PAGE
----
Who Wants to Come to Colombia? This work has been published in the Teen Ink monthly print magazine.

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     Seeing that my country's image is in shambles, I have some thank yous to shout out.

Thank you, Oliver Stone, Al Pacino and everyone involved in "Scarface"! Your brilliant film was the first to portray Colombians as savage ruthless killers who butcher their enemies with chainsaws. Ever since its 1983 release, people like me carry around the image of narco-traffickers that we deserve. Well done. However, in the making of this film, you must have forgotten that the majority of us don't traffic narcotics. You must have forgotten that most of us are hard-working, warm, industrious people who succeed at growing the world's finest coffee and flowers, who are renowned professionals, executives, artists, writers and musicians. Or maybe you didn't know. Had you ever met anyone from Colombia, you would have known that our country repudiates drug traffic. "Scarface" made a lasting impression on the average American who won't believe me when I tell him or her that Colombia spends one billion dollars annually fighting drugs, more money per capita than any other country in the world.

Thank you, Rob Zemeckis, Michael Douglas and the others from "Romancing the Stone"! When I saw your insightful and accurate film based in Colombia (but filmed in Mexico), I couldn't help but notice that all the Colombian characters were drooling, horny, ignorant, gun-toting monkeys. It left me convinced that my whole country couldn't scrape up an ounce of intelligence or artistic sensibility. Then I remembered that Colombia's Nobel Prize-winning Gabriel Garcia Marquez is the most-read novelist in the world. I remembered that Fernando Botero has exhibited his sculptures and paintings at the Champs Elysees in Paris, Central Park in New York, and St. Mark's Square in Venice. I remembered that Manuel Elkin Patarroyo discovered the vaccine for malaria and gave it to the World Health Organization, and that the Neuroscience Director at NASA is Colombian scientist Rodolfo Llinas.

Thank you, CNN! Your only reports from Colombia cover gruesome violence. Let me compliment you on the graphic footage you show when covering what you call a civil war that engulfs the whole country. Did anyone ever tell you that our population is not divided into armed camps fighting for competing political agendas? Or that less than 40,000 of the 42 million people are involved in terrorism? Or that popular support for the terrorists is less than five percent? Why don't you ever report on how Colombia has the oldest and most stable democracy in Latin America, or that we have enjoyed peaceful changes of government every four years for more than a half century? Why don't you report on how Colombia enjoys full freedom of press? Or that everyday life carries on normally in the cities, even with conflict in the countryside?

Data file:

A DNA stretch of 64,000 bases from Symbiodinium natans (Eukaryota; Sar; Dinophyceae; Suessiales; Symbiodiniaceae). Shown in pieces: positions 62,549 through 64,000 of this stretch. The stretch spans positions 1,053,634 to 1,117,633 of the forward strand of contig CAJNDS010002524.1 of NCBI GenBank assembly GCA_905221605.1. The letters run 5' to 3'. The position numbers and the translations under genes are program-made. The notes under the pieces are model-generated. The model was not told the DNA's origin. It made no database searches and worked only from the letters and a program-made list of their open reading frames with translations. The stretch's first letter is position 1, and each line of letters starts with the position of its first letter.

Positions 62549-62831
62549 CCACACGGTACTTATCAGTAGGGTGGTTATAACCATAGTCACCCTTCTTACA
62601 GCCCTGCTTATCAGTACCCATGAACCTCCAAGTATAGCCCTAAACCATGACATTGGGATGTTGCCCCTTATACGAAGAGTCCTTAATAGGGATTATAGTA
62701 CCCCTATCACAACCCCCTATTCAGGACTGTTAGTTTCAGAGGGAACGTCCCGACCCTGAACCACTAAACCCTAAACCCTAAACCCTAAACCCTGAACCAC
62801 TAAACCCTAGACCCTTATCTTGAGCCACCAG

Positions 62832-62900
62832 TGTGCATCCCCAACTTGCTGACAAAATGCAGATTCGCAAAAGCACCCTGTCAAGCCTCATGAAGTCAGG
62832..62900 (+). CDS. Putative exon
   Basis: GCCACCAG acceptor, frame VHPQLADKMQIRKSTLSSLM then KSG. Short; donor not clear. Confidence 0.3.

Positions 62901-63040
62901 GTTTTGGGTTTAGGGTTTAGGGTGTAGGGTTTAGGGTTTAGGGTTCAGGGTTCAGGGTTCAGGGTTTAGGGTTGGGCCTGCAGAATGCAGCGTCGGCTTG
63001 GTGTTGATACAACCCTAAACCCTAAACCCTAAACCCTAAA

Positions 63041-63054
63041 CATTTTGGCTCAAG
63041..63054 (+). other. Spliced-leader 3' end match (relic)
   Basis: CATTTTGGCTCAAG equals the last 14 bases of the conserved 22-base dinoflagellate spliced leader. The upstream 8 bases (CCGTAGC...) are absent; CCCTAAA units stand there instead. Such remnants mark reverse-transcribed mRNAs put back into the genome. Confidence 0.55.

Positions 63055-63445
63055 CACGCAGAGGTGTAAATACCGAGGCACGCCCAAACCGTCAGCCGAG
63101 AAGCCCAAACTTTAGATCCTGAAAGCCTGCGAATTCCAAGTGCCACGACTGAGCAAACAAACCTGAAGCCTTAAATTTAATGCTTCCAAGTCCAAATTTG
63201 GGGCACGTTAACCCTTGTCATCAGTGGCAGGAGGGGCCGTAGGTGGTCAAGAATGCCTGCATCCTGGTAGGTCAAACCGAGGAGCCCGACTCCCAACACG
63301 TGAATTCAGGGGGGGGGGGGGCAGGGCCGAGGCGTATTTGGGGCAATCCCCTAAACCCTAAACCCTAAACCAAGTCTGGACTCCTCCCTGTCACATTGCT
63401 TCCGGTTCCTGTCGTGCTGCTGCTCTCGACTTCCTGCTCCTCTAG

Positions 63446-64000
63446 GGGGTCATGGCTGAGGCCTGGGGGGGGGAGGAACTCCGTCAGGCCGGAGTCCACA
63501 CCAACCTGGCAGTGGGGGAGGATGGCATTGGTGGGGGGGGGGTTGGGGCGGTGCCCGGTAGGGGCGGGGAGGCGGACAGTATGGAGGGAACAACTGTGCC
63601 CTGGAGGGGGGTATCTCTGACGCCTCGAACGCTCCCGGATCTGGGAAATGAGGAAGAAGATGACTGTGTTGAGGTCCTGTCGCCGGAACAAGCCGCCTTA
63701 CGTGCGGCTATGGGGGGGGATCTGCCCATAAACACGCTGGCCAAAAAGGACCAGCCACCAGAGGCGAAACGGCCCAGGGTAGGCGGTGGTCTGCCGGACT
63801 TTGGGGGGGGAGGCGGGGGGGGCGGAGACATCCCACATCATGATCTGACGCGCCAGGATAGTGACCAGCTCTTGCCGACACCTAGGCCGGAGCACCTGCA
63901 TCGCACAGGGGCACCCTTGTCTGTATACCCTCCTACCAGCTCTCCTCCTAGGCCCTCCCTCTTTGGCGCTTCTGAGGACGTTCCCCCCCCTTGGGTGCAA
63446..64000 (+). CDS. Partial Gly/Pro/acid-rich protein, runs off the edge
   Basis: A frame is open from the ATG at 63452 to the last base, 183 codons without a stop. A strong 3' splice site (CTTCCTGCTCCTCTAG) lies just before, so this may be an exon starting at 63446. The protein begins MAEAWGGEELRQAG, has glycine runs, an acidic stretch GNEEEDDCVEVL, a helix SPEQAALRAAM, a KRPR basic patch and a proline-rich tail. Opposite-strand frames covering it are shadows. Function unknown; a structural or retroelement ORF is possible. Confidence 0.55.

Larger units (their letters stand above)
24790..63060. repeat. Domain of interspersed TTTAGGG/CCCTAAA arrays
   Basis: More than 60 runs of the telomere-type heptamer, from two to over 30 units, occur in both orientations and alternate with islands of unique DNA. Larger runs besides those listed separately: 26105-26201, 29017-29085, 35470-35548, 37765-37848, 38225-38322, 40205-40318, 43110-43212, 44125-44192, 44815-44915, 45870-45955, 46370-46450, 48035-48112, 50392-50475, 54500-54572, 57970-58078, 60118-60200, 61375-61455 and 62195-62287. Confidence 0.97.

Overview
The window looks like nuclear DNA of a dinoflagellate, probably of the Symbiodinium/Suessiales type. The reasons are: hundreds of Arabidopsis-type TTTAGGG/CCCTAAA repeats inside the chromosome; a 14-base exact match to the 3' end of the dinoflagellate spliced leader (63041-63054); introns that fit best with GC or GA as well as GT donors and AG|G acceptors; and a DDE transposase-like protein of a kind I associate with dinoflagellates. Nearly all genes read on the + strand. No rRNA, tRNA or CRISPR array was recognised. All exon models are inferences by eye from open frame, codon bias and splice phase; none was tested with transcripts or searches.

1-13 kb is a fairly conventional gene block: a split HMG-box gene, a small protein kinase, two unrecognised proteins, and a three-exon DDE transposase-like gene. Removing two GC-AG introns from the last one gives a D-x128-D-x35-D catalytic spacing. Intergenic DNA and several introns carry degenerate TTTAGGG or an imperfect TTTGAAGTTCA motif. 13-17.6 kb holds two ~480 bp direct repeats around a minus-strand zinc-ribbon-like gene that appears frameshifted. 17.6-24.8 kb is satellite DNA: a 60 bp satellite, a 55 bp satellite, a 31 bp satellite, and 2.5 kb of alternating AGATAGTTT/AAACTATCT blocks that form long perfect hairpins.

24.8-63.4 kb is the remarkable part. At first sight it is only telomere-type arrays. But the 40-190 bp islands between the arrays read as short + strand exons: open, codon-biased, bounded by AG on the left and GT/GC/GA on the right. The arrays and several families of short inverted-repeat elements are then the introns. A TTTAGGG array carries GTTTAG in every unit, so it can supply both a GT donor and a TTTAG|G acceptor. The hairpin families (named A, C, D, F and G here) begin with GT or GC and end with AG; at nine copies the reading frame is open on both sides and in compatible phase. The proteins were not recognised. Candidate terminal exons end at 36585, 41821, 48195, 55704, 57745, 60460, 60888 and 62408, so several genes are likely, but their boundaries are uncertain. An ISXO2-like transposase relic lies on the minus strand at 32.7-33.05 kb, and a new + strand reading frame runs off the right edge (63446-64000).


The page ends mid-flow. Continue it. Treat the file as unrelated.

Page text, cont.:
Thank you, Vin Diesel, Rob Cohen, Rich Wilkes and all the folks from "XXX." What your film contributes to Colombia's image is one of a racial homogeneity, which explains our obvious hate for anyone with blond hair and white skin (foreign devils!). Apparently, you didn't look at the CIA's World Fact Book, which states that Colombia's population consists of 58% Mestizos, 20% Whites, 14% Mulattos, 4% Blacks, 3% Indian, and 9% are from 85 ethnic groups whose lives intermingle in Colombia. Why didn't this seem obvious before? After all, Carlos Valderrama, the most famous soccer player in Colombian history, is a mulatto with blond hair. John Leguizamo, famous for his roles in "The Pest" and "Romeo and Juliet" is a white Colombian. Colombia was colonized by Europeans, just like America. So why don't we make a big deal out of our racial variety? Why aren't we known for it? Because our melting pot didn't explode in our face. Unlike the United States, Colombia has never been the stage for racial violence or oppression after it gained its independence from Spain.